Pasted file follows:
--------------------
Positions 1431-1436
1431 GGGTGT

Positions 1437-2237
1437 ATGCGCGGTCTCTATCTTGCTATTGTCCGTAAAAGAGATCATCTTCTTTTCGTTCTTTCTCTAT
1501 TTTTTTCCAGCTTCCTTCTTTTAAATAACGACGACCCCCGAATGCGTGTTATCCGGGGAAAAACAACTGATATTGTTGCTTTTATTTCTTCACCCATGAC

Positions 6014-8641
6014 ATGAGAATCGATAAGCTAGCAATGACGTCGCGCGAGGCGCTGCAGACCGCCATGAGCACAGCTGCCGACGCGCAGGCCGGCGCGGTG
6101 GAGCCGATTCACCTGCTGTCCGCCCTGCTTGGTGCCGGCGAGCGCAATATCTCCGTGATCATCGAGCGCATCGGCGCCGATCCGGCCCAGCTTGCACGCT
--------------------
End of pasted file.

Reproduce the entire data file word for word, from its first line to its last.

Positions 1431-1436
1431 GGGTGT

Positions 1437-2237
1437 ATGCGCGGTCTCTATCTTGCTATTGTCCGTAAAAGAGATCATCTTCTTTTCGTTCTTTCTCTAT
1501 TTTTTTCCAGCTTCCTTCTTTTAAATAACGACGACCCCCGAATGCGTGTTATCCGGGGAAAAACAACTGATATTGTTGCTTTTATTTCTTCACCCATGAC

Positions 6014-8641
6014 ATGAGAATCGATAAGCTAGCAATGACGTCGCGCGAGGCGCTGCAGACCGCCATGAGCACAGCTGCCGACGCGCAGGCCGGCGCGGTG
6101 GAGCCGATTCACCTGCTGTCCGCCCTGCTTGGTGCCGGCGAGCGCAATATCTCCGTGATCATCGAGCGCATCGGCGCCGATCCGGCCCAGCTTGCACGCT